101. SB 670 and AB 120 affects primarily lower income citizens, the unemployed, and retirees who have to supplement their income by suction dredge mining. Without any rational basis, this discriminates on an economic ground against the most vulnerable and least able politically and economically to oppose such economic discrimination. It is a blatant violation of the Constitutions of the United States and the State of California, as set forth above, and denies them equal protection under the law.

WHEREFORE, Plaintiffs pray for relief as hereinafter set forth below:
SEVENTH CAUSE OF ACTION
AGAINST ALL DEFENDANTS
(Environmental Justice)

102. Plaintiffs incorporate by reference the allegations set forth in the previous paragraphs 1 through 101.

103. Suction dredge miners are primarily lower income citizens, the unemployed, and retirees who have to supplement their income through suction dredge mining. Many are economically among the most vulnerable and least able to defend themselves against economic discrimination. Government Code §65040.12(e) states that “for the purposes of this section, ‘environmental justice’ means the fair treatment of people of all races, cultures, and incomes
with respect to the development, adoption, implementation, and enforcement of environmental laws, regulations, and policies.”

104. Public Resources Code §71111 states that:
“On or before January 1, 2001, the California Environmental Protection Agency shall develop a model environmental justice mission statement for boards, departments, and offices within the agency. For purposes of this section, environmental justice has the same meaning as defined in subdivision (e) of Section 65040.12 of the Governmental Code.”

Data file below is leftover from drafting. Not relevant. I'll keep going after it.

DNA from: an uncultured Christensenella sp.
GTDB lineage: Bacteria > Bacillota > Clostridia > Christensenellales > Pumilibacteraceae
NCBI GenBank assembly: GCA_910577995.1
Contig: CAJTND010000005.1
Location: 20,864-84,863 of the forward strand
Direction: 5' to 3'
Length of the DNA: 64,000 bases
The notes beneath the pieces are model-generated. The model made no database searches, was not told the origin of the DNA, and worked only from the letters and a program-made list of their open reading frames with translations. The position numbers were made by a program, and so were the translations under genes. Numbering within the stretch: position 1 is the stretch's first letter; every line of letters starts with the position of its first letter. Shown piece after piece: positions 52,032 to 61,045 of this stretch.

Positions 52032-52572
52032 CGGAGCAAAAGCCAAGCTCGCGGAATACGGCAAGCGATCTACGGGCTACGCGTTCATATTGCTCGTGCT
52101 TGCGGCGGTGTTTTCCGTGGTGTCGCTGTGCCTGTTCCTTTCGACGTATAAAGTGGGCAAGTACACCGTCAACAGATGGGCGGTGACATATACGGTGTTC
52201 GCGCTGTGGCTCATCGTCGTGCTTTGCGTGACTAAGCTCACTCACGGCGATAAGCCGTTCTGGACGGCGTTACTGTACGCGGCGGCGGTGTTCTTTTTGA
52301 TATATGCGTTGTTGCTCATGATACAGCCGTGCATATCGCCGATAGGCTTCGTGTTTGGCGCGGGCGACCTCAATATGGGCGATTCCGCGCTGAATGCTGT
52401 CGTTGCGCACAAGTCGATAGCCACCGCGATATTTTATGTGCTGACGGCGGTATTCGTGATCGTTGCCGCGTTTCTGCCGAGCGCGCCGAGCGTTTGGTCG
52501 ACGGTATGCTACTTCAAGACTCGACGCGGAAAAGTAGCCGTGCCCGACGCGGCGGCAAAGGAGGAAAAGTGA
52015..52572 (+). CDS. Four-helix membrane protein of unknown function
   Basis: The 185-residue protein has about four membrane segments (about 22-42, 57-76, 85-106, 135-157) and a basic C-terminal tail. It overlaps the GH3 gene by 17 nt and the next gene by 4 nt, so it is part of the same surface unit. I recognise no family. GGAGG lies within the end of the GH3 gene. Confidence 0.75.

105. Pub. Res. Code §§71110(a) and (b) mandate that all environmental programs, policies, and standards be conducted in a manner that ensures the fair treatment of all people “and income levels… and low-income populations of the state.” These mandates are constitutionally based in both the Fourteenth Amendment to the Constitution of the United States and Article 1§ 7(a) of the Constitution of the State of California, guaranteeing equal protection under the laws.

106. SB 670 and AB 120 affects primarily lower income citizens, the unemployed, and retirees who have to supplement their income by suction dredge mining. Without any rational basis, this discriminates on an economic ground against the most vulnerable and least able politically and economically to oppose such economic discrimination. It is a blatant violation of the obligation of environmental justice, as set forth in Pub. Res. Code §§71110(a) and (b) and §71111, Government Code §65040.12(e), the Fourteenth Amendment to the Constitution of the United State, and Article 1 § 7(a) of the Constitution of the State of California, guaranteeing equal protection under the laws.

107. SB 670 and AB 120 are in direct conflict with, and contrary to, the intent of Government Code §65040.12(e); Pub. Res. Code §§71110(a) and (b); the Fourteenth Amendment to the Constitution of the United States, and Article 1§ 7(a) of the Constitution of the State of California. SB 670 and AB 120 are therefore void, unenforceable, and
unconstitutional, in that they deny environmental justice to Plaintiffs and all suction dredge miners.

WHEREFORE, Plaintiffs pray for relief as hereinafter set forth below:
EIGHTH CAUSE OF ACTION
AGAINST ALL DEFENDANTS
(Injunctive Relief)

108. Plaintiffs incorporate by reference the allegations set forth in the previous paragraphs 1 through 107.